The immune system is a many-layered construction that protects the body through barrier defences, additional non-specific responses including phagocytosis and chemokines, an antibody-mediated humoral response capable of neutralizing viral particles, and a cellular response for eliminating infected cells.
Ebola: Disease and Response
Ebola is a viral disease first identified during a first appeared in 1976 in two simultaneous outbreaks, one in Nzara, Sudan, and the other in Yambuku, Democratic Republic of Congo. It is reasonable to suspect that Ebola has infected humans prior to this time without being identified specifically. This is a reasonable assertion because, like the first, all subsequent outbreaks have occurred in remote areas of Western African countries that are largely isolated. Although infamous for its lethality, this remoteness has proved self-limiting in terms spread.
The current epidemic has defied these rules resulting in escape from the remote areas of West African villages to larger population centers, and for the first time ever, even resulting in at least one case presenting in the United States. (citation)
In general, although viral infections are not treatable by classical antibiotics, vaccines against these types of organisms have been largely successful. Although it is impossible to know exactly why a specific vaccine works, it is reasonable to assume that a humoral response (i.e. mediated by antibodies) is involved in most cases as antibody titer correlates well with protection.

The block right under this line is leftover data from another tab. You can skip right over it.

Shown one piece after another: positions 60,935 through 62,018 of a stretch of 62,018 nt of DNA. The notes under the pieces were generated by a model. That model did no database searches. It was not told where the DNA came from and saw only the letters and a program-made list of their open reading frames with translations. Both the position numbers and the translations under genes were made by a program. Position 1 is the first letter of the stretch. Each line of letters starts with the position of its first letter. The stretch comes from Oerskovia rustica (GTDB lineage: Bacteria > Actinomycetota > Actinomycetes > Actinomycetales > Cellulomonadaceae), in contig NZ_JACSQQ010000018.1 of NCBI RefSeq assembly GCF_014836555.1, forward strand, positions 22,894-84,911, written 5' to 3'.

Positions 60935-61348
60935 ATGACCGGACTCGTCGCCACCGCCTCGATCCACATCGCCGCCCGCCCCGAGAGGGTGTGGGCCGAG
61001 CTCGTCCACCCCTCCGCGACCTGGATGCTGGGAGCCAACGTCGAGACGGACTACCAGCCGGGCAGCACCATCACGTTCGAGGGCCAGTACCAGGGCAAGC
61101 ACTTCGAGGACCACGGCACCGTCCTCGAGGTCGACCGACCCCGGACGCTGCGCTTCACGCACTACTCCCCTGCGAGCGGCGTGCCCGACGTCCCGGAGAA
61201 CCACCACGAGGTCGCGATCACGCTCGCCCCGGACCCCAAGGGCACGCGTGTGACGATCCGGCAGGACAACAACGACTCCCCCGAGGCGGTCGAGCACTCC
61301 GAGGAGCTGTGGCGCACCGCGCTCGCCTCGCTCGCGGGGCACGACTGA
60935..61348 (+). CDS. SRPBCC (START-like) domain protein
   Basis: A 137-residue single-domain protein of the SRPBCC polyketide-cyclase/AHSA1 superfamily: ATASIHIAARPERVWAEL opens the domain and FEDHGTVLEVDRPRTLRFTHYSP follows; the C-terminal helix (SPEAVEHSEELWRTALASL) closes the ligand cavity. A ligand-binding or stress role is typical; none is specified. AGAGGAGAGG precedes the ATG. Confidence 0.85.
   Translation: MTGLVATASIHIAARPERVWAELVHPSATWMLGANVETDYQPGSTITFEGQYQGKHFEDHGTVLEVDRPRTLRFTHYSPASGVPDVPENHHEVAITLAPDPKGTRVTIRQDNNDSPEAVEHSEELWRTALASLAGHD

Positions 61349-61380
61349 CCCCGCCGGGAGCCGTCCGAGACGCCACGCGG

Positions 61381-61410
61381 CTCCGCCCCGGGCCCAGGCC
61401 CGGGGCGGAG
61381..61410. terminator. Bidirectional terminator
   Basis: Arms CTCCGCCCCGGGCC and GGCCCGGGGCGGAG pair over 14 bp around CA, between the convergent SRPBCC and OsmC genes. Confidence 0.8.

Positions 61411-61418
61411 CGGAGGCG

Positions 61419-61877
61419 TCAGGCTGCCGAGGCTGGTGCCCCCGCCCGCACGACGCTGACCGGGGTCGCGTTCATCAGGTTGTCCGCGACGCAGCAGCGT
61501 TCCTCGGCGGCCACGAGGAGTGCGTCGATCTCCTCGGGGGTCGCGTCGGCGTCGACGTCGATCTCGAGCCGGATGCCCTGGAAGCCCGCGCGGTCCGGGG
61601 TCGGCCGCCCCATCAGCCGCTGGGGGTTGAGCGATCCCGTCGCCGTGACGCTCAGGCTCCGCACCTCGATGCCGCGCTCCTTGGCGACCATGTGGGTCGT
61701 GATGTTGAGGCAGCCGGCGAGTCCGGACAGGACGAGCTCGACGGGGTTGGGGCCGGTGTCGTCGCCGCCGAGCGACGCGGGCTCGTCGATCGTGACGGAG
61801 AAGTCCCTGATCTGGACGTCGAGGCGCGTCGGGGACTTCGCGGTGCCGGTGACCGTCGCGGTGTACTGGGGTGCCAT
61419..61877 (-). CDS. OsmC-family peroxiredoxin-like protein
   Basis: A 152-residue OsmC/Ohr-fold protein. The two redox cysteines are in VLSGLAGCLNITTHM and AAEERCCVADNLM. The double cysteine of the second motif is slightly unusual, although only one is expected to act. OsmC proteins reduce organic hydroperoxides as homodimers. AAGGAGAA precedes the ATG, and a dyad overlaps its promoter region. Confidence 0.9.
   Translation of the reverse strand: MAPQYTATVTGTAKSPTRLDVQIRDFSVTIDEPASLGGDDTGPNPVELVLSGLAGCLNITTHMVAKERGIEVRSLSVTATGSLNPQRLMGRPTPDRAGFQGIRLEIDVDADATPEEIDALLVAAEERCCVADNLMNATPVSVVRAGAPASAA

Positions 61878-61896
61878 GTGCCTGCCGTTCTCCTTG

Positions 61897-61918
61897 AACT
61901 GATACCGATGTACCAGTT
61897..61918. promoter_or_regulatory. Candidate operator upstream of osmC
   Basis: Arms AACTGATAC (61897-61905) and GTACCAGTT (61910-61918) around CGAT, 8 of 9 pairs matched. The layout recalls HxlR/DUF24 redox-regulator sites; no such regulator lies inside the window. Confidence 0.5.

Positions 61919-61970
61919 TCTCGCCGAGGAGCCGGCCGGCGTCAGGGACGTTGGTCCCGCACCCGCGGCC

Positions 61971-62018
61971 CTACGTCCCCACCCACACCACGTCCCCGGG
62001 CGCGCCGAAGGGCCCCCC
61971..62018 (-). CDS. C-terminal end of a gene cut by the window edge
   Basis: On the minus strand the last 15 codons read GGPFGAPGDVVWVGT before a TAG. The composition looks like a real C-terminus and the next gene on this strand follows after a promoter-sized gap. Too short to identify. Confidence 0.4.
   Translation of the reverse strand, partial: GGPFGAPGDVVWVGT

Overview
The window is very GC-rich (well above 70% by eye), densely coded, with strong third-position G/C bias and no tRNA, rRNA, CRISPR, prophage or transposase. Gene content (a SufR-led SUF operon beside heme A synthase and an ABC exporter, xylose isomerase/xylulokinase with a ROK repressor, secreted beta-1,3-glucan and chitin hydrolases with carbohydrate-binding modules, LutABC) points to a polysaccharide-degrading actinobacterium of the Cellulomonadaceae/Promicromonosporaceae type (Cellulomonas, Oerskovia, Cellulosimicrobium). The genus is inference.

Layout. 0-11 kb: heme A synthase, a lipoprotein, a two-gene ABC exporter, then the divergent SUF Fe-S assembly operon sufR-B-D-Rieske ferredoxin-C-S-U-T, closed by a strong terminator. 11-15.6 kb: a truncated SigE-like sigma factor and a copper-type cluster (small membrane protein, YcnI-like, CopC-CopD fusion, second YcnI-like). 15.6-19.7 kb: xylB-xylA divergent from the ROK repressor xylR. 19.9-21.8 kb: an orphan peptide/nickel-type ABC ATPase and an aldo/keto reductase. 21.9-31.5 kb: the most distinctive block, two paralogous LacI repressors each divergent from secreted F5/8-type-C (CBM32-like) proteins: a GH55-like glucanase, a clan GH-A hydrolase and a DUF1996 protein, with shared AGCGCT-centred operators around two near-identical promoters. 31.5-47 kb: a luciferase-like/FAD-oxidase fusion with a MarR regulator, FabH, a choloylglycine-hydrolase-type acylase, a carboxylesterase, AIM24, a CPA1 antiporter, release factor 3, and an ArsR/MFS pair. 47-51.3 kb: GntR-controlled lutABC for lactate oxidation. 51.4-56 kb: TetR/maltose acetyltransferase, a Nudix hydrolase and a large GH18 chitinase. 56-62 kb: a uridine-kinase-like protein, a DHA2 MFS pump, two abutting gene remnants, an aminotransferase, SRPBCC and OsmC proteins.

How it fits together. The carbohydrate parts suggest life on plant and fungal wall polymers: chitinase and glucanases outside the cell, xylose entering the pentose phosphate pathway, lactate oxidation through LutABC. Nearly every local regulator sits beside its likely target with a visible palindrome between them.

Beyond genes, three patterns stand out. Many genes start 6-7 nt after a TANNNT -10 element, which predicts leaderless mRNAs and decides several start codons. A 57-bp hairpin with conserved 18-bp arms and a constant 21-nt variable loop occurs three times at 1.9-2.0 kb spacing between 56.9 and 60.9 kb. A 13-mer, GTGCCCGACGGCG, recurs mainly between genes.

I the case of Ebola, there is data regarding the type of immune responses mounted by patients who have survived the disease compared to those who have not. Baize et al report that “early and increasing levels of IgG, directed mainly against the nucleoprotein and the 40-kDa viral protein, were followed by clearance of circulating viral antigen and activation of cytotoxic T cells” in survivors of disease. While “fatal infection was characterized by impaired humoral responses, with absent specific IgG and barely detectable IgM.” Again, this supports the idea that an effective humoral response is key to protection.
More evidence of the centrality of the humoral response comes from data published by Villinger, et al (citation) showing that “IL-6 levels are unusually low among fatal cases.” They suggest that this points to a deficiency of the endothelial cells that produce this cytokine leading to failure to protect. An alternative explanation may be that macrophages, which are key targets of ebola infection – and are producers of IL-6, are also failing to respond appropriately due to their involvement as targets. This leads to an obvious defect in immune response as IL-6 supports the growth of B cells and is antagonistic to regulatory responses (i.e. regulatory T cells).
If antibodies are so important to response, what are the targets of these antibodies and what issues are there related to this response?